After Anita Sarkeesian’s talk and a short lunch break, I stayed around for one of the afternoon sessions. I attended the 1:00-2:15 concurrent sessions in Regents Hall. Unlike the one I saw earlier in the day, which was a mixture of men and women, this session was all women, which I found interesting. Here are my recaps of each woman’s talk:
Sara Perry, University of York
Gender & Digital Culture
Sara was a pretty blonde woman, and I think this made her speech on online harassment stand out even more. She told her personal story about how she had been sexually harassed online multiple times, by colleagues, people she knew. She went on to talk about online harassment of the office/professional space. It was interesting to hear how as offices have shifted to do more things online, harassment has shifted to be online as well. Yet, there are often no safety precautions implemented in offices to stop this harassment online. It happens to both men & women and is harassment of all kinds, not just of a sexual nature. She did a study and found many people experience it but often ignore it because of a lack of safety protocol to protect works in regards to it, which is upsetting, because this is an issue that should be taken more seriously.
Lindsay Ems, Indiana University
Approaches to Amish Technology Use: The Body as an Optional, Ideal Communication Medium
In Lindsay’s talk, she used the Amish’s use of technology to show how technology can ideally be used. As like anyone else, I was surprised to hear that the Amish even used technology! They can’t have buttons but they can have cell phones? News to me! It was interesting to find that they use the same technology as us, smart phones with all the apps, etc. Yet, they treat technology differently. They moderate their use- phones aren’t allowed in the house, they only use it for just what they need, no excess. Lindsay did an ethnographic study and found that the Amish value face-to-face communication over anything. In-person communication strengthens community and close bonds, helps adults to lead by example and promote good messages and values, and so on. Technology can’t express emotion and many other aspects that in-person communication has. Taking a look as Amish culture and how they use technology made me really take a deeper look at our use of it and how we have let it affect our culture.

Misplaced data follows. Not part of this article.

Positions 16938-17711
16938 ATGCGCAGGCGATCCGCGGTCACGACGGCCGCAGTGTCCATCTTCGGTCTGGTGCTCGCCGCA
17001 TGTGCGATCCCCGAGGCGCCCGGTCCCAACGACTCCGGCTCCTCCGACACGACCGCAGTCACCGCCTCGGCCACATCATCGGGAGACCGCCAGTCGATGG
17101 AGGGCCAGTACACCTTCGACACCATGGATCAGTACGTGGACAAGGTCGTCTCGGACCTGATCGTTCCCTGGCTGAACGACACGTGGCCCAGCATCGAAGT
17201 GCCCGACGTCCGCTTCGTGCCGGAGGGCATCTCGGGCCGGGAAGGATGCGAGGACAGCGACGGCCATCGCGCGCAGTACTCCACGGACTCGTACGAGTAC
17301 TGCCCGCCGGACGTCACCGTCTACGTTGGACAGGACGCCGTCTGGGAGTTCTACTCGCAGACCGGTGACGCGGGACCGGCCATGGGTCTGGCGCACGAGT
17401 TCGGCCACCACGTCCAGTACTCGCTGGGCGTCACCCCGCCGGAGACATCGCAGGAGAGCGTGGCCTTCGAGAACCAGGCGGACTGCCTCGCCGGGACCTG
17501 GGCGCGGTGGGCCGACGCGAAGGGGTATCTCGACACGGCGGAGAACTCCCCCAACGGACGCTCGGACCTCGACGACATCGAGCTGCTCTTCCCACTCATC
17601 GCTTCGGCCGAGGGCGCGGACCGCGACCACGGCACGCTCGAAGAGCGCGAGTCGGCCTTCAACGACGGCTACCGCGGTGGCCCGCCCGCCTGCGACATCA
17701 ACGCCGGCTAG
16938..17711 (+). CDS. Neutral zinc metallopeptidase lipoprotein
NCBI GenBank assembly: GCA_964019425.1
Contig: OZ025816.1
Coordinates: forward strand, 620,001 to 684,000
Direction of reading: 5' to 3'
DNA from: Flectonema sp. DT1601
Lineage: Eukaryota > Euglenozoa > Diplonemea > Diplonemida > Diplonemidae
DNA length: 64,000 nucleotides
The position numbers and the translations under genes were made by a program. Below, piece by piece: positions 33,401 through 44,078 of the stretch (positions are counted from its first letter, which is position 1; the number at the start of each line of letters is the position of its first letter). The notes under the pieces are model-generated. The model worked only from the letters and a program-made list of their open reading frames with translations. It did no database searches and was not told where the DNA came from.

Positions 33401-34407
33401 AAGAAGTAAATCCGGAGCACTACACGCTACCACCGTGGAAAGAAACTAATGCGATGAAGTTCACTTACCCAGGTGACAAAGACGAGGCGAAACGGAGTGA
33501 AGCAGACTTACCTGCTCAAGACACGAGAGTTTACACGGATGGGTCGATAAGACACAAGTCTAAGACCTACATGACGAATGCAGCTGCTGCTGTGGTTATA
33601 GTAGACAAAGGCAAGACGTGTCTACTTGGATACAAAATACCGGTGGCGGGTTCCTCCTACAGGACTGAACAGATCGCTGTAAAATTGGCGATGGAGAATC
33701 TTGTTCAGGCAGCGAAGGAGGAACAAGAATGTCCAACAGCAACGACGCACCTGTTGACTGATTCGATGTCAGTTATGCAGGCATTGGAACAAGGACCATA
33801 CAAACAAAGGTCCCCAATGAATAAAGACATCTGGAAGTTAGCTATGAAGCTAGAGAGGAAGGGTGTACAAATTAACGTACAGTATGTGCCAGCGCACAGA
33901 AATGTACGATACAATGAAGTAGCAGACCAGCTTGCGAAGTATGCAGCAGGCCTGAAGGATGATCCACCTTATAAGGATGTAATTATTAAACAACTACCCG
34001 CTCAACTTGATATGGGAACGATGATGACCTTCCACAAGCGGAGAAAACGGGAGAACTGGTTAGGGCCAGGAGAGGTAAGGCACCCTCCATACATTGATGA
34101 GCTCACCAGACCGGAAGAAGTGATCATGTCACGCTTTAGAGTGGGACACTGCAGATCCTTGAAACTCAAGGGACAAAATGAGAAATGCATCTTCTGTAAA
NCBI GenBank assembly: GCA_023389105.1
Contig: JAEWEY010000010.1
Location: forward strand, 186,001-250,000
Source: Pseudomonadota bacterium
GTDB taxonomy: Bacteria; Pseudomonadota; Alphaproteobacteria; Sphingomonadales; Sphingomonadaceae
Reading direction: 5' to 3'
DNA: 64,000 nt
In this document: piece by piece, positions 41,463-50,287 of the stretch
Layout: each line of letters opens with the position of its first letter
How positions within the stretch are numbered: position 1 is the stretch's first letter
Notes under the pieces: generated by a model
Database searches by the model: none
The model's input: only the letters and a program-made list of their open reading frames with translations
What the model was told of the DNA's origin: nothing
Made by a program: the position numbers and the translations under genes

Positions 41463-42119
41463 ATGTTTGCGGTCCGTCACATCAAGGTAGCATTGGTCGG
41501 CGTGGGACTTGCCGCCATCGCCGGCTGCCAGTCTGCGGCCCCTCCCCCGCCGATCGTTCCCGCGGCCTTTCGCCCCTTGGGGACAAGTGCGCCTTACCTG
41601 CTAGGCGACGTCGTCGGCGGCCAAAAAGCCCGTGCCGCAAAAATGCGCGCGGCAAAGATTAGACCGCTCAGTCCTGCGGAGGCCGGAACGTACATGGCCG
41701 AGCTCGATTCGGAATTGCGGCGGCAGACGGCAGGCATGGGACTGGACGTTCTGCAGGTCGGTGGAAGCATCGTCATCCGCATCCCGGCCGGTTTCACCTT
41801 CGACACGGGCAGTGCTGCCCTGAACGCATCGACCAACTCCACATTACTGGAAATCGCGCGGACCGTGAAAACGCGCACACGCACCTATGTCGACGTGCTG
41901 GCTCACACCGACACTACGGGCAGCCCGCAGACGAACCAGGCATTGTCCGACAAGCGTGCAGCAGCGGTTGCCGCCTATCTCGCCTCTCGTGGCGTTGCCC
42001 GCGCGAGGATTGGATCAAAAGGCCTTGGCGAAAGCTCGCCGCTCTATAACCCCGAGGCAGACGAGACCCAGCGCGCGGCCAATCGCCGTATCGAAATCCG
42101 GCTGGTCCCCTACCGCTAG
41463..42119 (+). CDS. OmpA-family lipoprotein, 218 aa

Burcu Bakioglu, Lawrence University
Ethics of Unethical Play: Curious Case of How the Bad Boys of Second Life Transformed into Digital Activists
Burcu talked about how government is set up in the virtual world. She started off talking about “grieving” in virtual game play. She mentioned LambdaMoo and of course I got really excited and was glad that I knew what she was talking about! Kudos to comm 200! She mentioned the virtual rape and all. She then went into an analysis of how there are different levels of governance in virtual worlds, but how it mainly comes down to individual players. Most games have of course terms & agreements, but there are many levels under this. Ultimately surveillance rules and proactive security is key. The creators of the game can’t help us so it’s really up to us, the players!
Dara Byrne, John Jay College of Criminal Justice
Dara talked about how there are real crimes happening in the virtual world yet there is not much being done to stop it, no digital justice. She talked about those internet scams we all see, but think no one really falls for, using the Nigerian email scam as an example. Many normal people would think “who falls for those though?” Yet, many people do fall victim to internet fraud apparently. She talked about the impact and we have lost millions of dollars to internet crime, the numbers were insane! And law enforcement can’t even really help, it is so hard to track and control. She highlighted that it is up to us as a community to act as vigilantes, or “digilantes,” and to alert others to these possible frauds and educate one another and ourselves so as to try and avoid them.
These talks weren’t as interesting as the earlier ones I thought, a few were kind of hard to follow, but they were interesting nonetheless!
What were others insights into these talks? Which were you’re favorites? What were some interesting things you may have picked up from them?